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International Concrete Abstracts Portal

Showing 1-5 of 36 Abstracts search results

Document: 

19-432

Date: 

November 1, 2020

Author(s):

Manar A. Al Fadul and Kevin R. Mackie

Publication:

Materials Journal

Volume:

117

Issue:

6

Abstract:

A model that simulates the two-dimensional (2-D) coupled heat and mass transfer phenomena in heated concrete is proposed. A fully implicit finite difference (FD) method was used in the discretization of the partial differential equations in both domain and time. The control volume approach was employed in the formulation of the FD equations, ensuring both local and global conservation properties are satisfied by the numerical solution. The solid, liquid, and gaseous (both air and vapor) phases are considered, including evaporation, condensation, and dehydration. The discretized equations of all species along with the temporal discretization of an interior node, surface node, and corner node are presented. Numerical case studies based on an object-oriented code for extremely rapid heating of concrete and nonsymmetric boundary conditions are validated against experimental results. Temperature, pressure, and moisture contours indicate the model’s ability to capture the complex 2-D behaviors of fire-exposed concrete over the entire flow domain.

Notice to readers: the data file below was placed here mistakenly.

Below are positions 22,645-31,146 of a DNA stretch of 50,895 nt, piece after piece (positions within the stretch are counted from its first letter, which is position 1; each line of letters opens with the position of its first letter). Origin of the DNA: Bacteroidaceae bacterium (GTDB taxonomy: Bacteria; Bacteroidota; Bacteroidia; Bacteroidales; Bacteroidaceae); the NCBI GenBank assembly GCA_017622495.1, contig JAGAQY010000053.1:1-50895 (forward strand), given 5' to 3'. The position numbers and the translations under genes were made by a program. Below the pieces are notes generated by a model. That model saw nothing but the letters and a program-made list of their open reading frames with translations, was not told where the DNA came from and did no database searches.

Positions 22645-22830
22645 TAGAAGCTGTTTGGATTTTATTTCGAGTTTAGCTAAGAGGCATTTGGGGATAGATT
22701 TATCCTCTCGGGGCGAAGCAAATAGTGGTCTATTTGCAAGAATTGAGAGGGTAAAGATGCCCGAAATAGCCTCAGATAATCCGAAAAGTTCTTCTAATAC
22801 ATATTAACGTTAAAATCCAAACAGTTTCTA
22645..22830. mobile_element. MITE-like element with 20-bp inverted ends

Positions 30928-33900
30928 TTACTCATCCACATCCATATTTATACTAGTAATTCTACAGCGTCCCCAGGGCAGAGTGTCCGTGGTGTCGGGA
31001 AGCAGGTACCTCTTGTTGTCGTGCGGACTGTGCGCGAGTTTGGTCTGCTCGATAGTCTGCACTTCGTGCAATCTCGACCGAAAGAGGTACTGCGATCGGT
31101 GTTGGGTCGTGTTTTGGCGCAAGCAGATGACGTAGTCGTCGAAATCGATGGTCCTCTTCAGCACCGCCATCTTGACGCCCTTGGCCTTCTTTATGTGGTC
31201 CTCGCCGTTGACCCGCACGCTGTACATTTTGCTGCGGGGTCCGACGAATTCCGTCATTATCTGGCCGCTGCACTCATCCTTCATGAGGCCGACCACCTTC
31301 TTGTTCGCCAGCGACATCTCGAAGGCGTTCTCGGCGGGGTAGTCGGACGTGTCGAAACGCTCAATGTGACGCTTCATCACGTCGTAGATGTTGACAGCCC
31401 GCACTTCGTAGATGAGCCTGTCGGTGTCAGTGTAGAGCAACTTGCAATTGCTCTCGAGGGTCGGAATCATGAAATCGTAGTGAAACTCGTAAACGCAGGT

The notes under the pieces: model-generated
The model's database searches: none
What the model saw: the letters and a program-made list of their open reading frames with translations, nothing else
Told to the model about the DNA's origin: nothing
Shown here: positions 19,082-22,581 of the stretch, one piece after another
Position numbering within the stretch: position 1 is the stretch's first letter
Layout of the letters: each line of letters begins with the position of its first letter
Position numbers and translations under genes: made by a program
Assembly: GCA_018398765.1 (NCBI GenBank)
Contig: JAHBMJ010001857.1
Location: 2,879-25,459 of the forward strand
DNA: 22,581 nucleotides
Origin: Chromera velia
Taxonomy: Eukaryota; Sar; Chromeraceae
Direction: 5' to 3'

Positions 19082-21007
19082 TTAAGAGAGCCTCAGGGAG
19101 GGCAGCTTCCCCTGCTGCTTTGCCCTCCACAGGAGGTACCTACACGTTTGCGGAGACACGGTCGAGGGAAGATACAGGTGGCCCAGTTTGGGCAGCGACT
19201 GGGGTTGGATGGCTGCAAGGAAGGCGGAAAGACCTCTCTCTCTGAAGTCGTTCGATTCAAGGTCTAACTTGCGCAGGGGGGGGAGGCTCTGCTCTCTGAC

DOI:

10.14359/51728122


Document: 

19-449

Date: 

November 1, 2020

Author(s):

Sarah De Carufel, Andrew Fahim, Pouria Ghods, and Rouhollah Aalizadeh

Publication:

Materials Journal

Volume:

117

Issue:

6

Abstract:

This paper presents a model developed to predict the internal relative humidity (RH) of concrete during drying. The model makes use of simplified inputs, including the concrete mixture design and the cement Bogue composition, thus making it accessible to engineers and practitioners. These inputs are used to separately determine the permeability of both liquid and vapor phases, hence solving for moisture transport through an empirical derivation of the (de) sorption isotherm, total porosity, and pore tortuosity. The model is validated using previously published literature data as well as experiments designed specifically for model validation. The model was found successful in predicting RH profiles for the validation data with the simple inputs required. However, it was found that in cases where the standardized ASTM F2170 method is used to measure RH, the agreement between the model and experimental data decreases. This was found to be related to errors associated with performing humidity measurements within cavities drilled in concrete. Such errors are discussed, and room for improvement in in-place humidity measurements is proposed. Finally, the model is used to validate the use of RH measurements at a specific concrete depth to evaluate the susceptibility of moisture-sensitive flooring to failures.

DOI:

10.14359/51728146


Document: 

19-320

Date: 

July 1, 2020

Author(s):

Bruce Menu, Thomas Jacob-Vaillancourt, Marc Jolin, and Benoit Bissonnette

Publication:

Materials Journal

Volume:

117

Issue:

4

Abstract: